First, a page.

We’re all part of one ecosystem, and it’s time we break free and evolve from this destructive ego-system and do our part in nurturing nature back.
Nature has been nurturing us for millennia. As humans, we have always and will continue to be dependent on nature and our environments to nurture and sustain us. We rise with the sun, we eat off the land, we make shelter of bricks, stones and trees. We need water, air, light and nourishment to survive, we need clean water, fresh air, mineral rich nourishment and circadian attuned light to thrive.
Biological diversity — or biodiversity for short — is the variety of life on Earth, in all its forms. Healthy ecosystems and rich biodiversity are fundamental to life on Earth. A changing climate means changing habitats and biodiversity loss. According to the UNDP, the biodiversity we see today is the result of 4.5 billion years of evolution, increasingly influenced by humans. This continuing loss of biodiversity will undermine our ability to strive for poverty reduction, food and water security, human health, and the overall goal of leaving no one behind.
Biodiversity is interconnected, intertwined, and indivisible life on Earth, including human life. Our societies, livelihoods, economies and overall well being depend on healthy and functioning ecosystems. There can be no stable climate or sustainable development without biodiversity.
With that in mind, the 15th Conference of Parties to the UN Convention on Biological Diversity COP15 held in Montreal earlier this month, facilitated a push forward towards forging a peace pact with nature. The “Kunming-Montreal Global Biodiversity Framework” (GBF), which includes four goals and 23 targets for achievement by 2030.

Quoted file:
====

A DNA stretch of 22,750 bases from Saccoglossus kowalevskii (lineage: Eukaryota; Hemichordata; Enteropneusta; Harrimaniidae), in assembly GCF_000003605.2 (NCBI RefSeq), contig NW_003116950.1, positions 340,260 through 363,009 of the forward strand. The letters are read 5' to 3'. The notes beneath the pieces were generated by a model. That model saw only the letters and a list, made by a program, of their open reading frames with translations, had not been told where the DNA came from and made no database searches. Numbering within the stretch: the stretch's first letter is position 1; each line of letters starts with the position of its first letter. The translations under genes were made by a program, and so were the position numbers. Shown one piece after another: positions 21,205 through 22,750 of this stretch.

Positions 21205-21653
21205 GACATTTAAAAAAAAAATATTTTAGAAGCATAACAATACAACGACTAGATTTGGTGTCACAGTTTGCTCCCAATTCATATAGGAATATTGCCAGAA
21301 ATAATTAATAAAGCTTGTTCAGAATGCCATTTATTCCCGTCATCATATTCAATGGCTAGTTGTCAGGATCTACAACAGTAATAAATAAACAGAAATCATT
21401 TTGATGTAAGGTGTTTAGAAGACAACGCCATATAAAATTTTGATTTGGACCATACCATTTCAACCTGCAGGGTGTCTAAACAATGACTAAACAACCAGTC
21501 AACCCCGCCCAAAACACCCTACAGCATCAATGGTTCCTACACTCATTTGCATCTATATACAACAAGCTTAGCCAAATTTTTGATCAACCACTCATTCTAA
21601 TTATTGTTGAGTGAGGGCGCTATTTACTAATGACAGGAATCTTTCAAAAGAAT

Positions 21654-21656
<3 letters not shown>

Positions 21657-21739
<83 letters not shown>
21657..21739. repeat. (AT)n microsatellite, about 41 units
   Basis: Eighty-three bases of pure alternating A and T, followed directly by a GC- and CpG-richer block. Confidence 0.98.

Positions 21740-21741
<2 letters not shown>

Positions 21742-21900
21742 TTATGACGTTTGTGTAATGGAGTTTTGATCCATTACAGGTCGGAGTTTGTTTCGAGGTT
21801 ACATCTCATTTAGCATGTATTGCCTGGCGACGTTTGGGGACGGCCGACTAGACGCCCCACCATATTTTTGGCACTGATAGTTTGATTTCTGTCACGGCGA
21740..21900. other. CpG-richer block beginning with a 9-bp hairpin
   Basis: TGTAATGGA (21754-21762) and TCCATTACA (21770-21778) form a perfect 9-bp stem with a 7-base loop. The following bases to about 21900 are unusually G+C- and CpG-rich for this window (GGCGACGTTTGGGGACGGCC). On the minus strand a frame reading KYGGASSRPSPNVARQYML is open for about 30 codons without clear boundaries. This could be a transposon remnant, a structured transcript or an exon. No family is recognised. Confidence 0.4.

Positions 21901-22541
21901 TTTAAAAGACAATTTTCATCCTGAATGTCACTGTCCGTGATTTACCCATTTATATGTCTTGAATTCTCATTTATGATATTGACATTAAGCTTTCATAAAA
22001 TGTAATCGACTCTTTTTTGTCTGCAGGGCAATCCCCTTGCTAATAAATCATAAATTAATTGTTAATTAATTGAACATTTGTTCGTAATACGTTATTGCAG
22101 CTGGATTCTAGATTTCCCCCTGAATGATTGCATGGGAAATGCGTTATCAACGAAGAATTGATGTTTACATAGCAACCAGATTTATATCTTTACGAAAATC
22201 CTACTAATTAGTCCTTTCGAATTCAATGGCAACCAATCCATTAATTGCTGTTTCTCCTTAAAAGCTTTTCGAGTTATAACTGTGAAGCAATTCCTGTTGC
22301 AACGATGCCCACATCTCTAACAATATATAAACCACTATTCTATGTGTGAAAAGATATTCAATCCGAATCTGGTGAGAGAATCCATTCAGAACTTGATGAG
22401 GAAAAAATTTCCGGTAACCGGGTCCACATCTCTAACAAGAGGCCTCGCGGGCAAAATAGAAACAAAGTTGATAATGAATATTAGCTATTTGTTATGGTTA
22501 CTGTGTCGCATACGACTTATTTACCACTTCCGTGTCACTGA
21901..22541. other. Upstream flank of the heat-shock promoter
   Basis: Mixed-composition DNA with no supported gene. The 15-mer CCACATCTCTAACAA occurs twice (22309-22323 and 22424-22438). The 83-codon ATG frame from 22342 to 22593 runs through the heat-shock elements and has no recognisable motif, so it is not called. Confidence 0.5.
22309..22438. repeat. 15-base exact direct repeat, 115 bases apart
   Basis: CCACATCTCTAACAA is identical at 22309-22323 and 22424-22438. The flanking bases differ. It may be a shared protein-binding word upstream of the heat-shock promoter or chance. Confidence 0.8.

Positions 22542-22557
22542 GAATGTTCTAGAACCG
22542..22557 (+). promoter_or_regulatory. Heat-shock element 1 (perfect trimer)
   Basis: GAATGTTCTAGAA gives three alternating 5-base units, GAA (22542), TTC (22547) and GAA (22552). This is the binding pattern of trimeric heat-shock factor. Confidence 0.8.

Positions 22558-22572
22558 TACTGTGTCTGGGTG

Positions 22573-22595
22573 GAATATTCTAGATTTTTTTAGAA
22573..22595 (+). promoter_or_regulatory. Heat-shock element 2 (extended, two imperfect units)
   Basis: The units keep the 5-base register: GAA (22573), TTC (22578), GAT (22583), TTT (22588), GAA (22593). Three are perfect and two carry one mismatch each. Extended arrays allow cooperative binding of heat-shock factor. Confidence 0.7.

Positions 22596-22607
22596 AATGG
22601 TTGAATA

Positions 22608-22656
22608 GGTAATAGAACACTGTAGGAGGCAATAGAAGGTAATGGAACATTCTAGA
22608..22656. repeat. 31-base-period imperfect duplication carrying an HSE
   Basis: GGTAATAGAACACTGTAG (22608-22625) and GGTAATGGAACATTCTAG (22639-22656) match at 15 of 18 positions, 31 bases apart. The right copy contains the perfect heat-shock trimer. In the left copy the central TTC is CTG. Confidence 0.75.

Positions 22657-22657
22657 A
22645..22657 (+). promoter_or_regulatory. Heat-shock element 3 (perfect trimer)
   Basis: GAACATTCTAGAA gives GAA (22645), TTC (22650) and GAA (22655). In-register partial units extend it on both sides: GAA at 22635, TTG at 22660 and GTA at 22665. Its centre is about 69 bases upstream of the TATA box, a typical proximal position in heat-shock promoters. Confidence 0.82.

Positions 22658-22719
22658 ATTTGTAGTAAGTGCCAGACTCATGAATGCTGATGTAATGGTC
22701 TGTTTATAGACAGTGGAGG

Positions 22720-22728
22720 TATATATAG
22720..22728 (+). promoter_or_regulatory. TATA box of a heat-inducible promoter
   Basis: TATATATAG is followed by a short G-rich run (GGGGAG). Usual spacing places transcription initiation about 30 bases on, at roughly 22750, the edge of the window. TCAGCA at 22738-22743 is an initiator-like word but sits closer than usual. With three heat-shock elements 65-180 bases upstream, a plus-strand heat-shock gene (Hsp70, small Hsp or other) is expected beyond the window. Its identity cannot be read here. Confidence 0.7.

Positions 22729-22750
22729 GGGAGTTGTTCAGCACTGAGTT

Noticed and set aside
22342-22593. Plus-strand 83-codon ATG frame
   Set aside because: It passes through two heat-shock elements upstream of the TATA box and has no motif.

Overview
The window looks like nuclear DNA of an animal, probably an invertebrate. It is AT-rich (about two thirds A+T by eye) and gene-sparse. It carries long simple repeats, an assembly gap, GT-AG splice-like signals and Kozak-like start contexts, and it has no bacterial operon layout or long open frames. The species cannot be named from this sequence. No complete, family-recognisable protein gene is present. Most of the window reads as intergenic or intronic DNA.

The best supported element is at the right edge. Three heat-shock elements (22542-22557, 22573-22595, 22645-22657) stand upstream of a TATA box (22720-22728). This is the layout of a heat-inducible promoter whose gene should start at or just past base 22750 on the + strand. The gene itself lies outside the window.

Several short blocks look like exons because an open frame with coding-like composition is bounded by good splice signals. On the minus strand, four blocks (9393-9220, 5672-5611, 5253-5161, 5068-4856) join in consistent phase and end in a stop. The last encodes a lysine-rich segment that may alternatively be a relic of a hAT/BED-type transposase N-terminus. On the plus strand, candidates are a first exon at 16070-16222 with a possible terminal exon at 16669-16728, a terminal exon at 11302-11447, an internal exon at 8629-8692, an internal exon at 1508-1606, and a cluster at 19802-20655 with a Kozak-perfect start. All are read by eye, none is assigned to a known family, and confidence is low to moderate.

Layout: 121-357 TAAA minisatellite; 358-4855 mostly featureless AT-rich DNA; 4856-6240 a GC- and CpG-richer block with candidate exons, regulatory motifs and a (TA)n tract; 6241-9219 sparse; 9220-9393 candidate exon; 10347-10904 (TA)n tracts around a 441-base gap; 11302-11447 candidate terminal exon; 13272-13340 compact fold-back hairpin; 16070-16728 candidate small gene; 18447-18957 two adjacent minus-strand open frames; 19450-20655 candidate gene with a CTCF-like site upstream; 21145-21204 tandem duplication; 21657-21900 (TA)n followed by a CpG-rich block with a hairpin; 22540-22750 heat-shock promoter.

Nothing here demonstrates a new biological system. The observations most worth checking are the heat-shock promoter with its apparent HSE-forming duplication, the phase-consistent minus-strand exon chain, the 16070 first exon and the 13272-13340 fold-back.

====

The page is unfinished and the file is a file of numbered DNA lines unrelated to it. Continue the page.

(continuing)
Protecting 30% of Earth’s lands, oceans, coastal areas, and inland waters.
Reducing annual harmful government subsidies by $500 billion.
Cutting food waste in half.
Maintaining, enhancing and restoring ecosystems, including halting species extinction and maintaining genetic diversity.
"Sustainable use" of biodiversity - essentially ensuring that species and habitats can provide the services they provide for humanity, such as food and clean water.
Ensuring that the benefits of resources from nature, like medicines that come from plants, are shared fairly and equally and that indigenous peoples' rights are protected
Paying for and putting resources into biodiversity: Ensuring that money and conservation efforts get to where they are needed.
We have a symbiotic relationship with nature: we benefit from it, and we in turn need to take care of it. We’re all part of one ecosystem, and it’s time we break free and evolve from this destructive ego-system and do our part in nurturing nature back.